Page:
I'm sure there are other makers with graphite and fiberglass designs that are amazing, and some day I hope to cast/fish 'em. Until then, this is my experience with carbonfiber rod-makers I know and respect. Yes, they cost more, but OMG are they worth it.

Anyway, there you go. My feelings on carbonfiber rods. :wave:

Sam's Little Big Rod with a 16-inch Brownie from a small Montana freestoner.

Single-turn trim wraps and agate stripper!

Nickel-silver harware...

One of my favorite rods--period.

03-01-2010, 11:10 PM
I would have to be a multi millionaire before I would spend $1,400 for a graphite rod or even $850 for one.With that being said,I did spend $260 back in 1980 for a Russ Peak fiberglass rod.To give you an idea of how much money that was at the time you could buy any bamboo rod Orvis made for $450.That rod will still be in my possession when I die.It is the sweetest 6'6" 4wt that I have ever fished with.I doubt that I would pay today what I could sell it for.I'm sure that if I put it on ebay that it would bring more than a grand and the odds are high that the buyer would be Japanese.Russ Peak fiberglass rods have a huge following there and are still in great demand in this country as well.

Bamboo remains my rod of choice because I just like the way they cast and feel when fighting a fish.Nothing to do with elitism,it's all about the feel.Of course it doesn't hurt that they are beautiful as well.I have yet to see any graphite rod or fiberglass rod that can match the aesthetics of bamboo.

JB in SC
03-02-2010, 02:45 PM

I had the opportunity to talk with Tom quite a bit in the late 70's (he built several glass rods for me) while he was at Winston. When it comes to synthetic rod design, he is one of the greats. No doubt these rods might be quite valuable in time. I love graphite rods, I just don't love them $1400 worth.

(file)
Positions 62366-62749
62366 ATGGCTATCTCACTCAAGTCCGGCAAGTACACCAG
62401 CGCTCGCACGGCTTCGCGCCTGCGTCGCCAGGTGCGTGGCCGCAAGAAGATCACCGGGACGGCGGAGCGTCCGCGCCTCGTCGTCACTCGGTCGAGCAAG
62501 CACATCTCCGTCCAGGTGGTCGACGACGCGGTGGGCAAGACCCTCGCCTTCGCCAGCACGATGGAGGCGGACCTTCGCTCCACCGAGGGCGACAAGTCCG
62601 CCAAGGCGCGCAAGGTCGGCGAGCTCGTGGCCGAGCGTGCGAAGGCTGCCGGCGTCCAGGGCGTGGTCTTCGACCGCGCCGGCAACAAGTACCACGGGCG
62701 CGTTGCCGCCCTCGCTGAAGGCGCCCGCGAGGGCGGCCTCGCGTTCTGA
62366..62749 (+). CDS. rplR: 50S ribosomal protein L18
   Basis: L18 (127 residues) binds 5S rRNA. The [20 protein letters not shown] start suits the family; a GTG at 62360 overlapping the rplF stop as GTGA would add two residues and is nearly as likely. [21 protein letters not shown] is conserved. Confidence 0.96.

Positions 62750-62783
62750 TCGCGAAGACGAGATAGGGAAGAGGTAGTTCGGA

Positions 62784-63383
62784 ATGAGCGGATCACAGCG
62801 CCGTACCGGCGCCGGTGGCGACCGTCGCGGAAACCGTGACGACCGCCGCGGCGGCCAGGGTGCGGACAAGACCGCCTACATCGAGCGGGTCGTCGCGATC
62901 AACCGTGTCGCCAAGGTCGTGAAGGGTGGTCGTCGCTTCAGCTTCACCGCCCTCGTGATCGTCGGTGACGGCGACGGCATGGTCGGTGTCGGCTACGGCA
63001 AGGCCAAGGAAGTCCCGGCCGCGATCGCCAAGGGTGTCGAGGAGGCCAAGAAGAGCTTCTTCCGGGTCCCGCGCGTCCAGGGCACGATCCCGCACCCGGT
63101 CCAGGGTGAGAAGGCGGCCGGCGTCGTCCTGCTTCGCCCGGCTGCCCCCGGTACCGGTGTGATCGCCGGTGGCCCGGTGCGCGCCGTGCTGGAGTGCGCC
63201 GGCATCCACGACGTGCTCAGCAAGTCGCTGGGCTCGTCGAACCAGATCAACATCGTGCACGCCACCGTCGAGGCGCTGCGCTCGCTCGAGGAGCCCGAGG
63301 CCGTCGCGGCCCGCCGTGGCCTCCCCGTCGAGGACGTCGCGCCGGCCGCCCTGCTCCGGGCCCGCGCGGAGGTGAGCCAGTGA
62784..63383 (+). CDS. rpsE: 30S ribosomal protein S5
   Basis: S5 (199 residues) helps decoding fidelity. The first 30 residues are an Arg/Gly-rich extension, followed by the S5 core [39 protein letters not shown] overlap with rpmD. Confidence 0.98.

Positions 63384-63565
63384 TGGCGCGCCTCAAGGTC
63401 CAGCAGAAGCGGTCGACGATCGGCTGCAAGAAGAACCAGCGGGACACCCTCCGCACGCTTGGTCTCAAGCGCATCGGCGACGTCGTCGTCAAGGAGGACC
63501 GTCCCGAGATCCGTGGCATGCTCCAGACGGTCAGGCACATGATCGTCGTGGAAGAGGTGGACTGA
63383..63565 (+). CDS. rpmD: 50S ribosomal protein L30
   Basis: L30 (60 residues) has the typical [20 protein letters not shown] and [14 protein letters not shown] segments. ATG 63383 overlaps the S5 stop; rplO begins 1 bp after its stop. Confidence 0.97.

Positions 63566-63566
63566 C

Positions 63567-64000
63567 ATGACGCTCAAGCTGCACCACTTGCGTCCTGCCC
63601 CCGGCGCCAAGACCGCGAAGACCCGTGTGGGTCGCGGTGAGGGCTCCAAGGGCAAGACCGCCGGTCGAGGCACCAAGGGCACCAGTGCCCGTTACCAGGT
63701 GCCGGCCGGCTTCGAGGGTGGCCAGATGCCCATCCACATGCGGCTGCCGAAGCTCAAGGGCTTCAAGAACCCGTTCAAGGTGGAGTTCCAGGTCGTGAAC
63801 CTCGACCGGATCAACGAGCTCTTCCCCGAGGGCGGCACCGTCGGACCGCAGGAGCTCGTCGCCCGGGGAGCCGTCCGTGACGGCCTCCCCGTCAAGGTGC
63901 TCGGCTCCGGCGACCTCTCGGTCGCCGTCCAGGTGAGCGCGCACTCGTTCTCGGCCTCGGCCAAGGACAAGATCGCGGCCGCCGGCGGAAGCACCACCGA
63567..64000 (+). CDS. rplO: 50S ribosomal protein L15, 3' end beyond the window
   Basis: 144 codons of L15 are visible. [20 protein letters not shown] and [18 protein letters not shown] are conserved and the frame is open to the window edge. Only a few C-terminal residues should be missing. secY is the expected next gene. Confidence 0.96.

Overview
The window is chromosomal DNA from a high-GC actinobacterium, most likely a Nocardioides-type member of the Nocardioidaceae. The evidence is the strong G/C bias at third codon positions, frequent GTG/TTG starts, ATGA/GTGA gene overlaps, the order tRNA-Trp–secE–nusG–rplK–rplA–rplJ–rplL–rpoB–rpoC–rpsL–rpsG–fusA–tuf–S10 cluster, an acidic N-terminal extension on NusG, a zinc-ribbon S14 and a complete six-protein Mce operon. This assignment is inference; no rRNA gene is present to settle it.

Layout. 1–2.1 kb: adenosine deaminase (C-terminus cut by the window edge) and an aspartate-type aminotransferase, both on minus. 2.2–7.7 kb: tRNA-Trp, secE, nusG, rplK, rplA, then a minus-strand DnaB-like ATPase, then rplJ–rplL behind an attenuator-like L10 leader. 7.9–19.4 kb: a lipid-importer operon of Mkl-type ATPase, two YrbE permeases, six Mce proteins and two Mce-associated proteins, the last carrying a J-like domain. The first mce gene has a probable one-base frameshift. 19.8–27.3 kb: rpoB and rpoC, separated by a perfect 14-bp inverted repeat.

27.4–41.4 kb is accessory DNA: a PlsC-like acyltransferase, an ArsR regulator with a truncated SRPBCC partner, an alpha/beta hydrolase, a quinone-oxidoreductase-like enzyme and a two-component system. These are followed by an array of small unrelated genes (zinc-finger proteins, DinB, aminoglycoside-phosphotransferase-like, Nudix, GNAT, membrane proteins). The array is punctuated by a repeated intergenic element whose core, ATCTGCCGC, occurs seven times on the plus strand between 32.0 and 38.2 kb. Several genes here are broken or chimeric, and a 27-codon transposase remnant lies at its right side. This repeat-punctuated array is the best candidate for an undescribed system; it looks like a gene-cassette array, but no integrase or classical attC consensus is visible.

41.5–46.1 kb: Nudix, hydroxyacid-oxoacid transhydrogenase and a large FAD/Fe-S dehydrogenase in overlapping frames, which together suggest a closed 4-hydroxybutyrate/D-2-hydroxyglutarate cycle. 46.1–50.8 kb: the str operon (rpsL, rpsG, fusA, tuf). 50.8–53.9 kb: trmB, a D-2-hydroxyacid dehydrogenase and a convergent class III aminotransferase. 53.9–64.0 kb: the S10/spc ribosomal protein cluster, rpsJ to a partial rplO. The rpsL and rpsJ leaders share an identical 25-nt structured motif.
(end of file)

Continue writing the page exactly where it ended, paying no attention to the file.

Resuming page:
03-12-2010, 01:02 PM
I'm pretty sure that Loomis rolls the blanks for Tom's graphite rods. Nothing wrong with that. I just thought i'd throw it out there.

Zac Sexton
03-12-2010, 08:17 PM
Jerry: That must have been a great experience to associate with Tom back then. Yes, $1,400 is a little tough to choke down (why I don't own one--yet;-). But, I still think, SOMEONE has to have the "Best" and they might as well charge what they think they're worth... I'll just have to cast 'em when I visit next, and be happy with that :| .

Pete: Loomis used to roll the blanks in the design chosen by Tom, but I don't think Loomis (the company) does any more. Gary and Tom are good friends and I think Gary Loomis, the man, is who does Tom's blanks (since Tom doesn't have the physical ability to do it himself). I was talking with Sam Drukman a while back about it, and we were mostly discussing the changes in GLoomis, the company, and what Gary was up to. We never really nailed a whole lot down, and I never thought to ask Tom. I guess I don't really care... But, I'm curious...